• Deploy your "to be debugged application" onto the remote host into C:\temp - include those funny .pdb files. Those are the debug symbols we'll need.
  • See a pattern here? If not re-read the last 2 list items
  • run the app on the remote host
  • Debug-> Attach Process: Enter the hostname of the remote machine (labeled Qualifier), select managed code from "Attach to:", hit refresh and pick your process.
  • Done.

And yes, I am pissed, mostly at myself because I did not pay attention to the debug symbols and was wondering why I could attach to a process but not set any breakpoints. Still a spoiled java coder I guess. No such headaches over there.

Using full-blown SQL Server instead of SQL Server Express Edition in Visual Studio / IIS

Dear Diary

Today kicked off rather troublesome. After installing the developer edition of SQL Server 2008 I've decided to get rid of the SQL Server Express Edition. Why would I want to run multiple versions of SQL Server on the same machine? This turned out not to be a very good idea, especially when you are about developing ASP.NET applications using Visual Studio. Once you try to run an ASP.NET application which requires some kind of role management and/or personalization (Web Parts do), you will run into this pretty error:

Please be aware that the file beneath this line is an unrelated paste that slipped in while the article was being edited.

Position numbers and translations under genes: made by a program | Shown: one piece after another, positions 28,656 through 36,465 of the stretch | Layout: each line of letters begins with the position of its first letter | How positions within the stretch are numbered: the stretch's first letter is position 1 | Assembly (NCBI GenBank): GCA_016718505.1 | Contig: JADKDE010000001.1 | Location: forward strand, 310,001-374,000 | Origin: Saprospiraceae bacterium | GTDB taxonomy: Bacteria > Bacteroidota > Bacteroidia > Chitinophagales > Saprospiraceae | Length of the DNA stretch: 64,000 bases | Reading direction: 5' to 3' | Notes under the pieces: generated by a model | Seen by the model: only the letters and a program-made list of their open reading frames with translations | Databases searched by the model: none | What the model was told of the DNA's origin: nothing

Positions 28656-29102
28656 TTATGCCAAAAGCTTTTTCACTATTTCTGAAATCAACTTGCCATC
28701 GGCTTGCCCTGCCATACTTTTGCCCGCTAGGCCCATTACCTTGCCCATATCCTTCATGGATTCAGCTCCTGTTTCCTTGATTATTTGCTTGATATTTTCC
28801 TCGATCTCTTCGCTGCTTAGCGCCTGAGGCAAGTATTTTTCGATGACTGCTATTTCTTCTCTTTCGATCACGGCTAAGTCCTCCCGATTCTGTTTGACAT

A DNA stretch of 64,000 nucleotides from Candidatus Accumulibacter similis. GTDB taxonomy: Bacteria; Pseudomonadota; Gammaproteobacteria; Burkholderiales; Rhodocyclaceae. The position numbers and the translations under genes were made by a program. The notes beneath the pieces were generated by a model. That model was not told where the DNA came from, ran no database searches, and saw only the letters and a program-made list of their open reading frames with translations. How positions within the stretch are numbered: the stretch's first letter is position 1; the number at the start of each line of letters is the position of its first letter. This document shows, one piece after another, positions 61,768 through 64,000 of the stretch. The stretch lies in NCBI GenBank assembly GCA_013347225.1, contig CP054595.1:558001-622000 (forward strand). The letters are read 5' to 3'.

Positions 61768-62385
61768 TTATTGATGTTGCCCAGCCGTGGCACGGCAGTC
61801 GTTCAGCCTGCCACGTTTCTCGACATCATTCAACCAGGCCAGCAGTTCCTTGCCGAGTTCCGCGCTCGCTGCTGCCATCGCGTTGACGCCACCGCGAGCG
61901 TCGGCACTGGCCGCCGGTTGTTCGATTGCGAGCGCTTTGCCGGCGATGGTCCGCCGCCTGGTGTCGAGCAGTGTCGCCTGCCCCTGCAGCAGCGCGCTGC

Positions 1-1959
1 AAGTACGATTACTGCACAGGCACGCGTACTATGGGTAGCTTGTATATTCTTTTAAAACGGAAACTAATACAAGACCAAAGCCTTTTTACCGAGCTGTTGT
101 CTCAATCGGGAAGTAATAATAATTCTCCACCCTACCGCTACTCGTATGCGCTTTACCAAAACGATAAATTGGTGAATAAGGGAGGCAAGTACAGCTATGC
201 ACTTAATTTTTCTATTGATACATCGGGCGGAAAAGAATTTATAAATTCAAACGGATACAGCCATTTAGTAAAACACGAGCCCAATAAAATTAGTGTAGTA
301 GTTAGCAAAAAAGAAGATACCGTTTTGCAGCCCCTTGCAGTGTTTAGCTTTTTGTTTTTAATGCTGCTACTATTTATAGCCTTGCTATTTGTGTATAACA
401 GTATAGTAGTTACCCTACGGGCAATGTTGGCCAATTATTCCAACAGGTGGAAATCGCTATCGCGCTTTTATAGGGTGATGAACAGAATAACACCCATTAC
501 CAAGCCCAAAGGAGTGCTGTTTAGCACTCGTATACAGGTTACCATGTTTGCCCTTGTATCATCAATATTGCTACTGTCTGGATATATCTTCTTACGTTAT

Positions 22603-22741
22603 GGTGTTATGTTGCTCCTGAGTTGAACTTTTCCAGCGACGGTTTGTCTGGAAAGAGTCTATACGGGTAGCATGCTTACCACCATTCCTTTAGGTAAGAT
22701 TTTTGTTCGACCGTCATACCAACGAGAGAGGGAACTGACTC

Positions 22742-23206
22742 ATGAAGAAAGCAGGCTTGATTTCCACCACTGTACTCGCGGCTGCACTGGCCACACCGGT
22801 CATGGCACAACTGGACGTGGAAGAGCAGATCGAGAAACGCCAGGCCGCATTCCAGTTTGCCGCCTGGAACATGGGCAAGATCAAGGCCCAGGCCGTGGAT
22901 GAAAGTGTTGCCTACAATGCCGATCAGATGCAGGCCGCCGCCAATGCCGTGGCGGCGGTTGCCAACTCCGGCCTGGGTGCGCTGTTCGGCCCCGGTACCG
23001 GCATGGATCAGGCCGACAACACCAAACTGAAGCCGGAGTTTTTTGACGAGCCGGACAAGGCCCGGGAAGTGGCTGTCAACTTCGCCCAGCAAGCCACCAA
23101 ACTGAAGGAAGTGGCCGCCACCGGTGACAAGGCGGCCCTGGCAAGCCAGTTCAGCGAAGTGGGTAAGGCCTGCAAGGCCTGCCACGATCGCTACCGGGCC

Yes, the local IIS is still referencing the SQL Server Express datasource. One would assume that you could change those settings somewhere within Visual Studio as you can change the Port of the ASP.NET application. Well… Don’t waste time as I did. It is not that easy, here is what you need to do:

Create a new Database dedicated to the IIS, for the sake of simplicity we’ll call it “IIS”:

Create a new IIS DatabaseCreate a new IIS Database

Locate and run “aspnet_regsql.exe”. In my case it is "C:\Windows\Microsoft.NET\Framework\v2.0.50727\aspnet_regsql.exe". Here you want to stick with the first option (Configure SQL Server for application services) and point it to the freshly created database on the next and let the configuration tool initialize the empty db.

Initialize the new DatabaseInitialize the new Database

Almost done, you still need to point the LocalSqlServer configuration not to use the SQLEXPRESS Server but the dedicated Database. Locate the machine.config and provide the connection string to the IIS Database: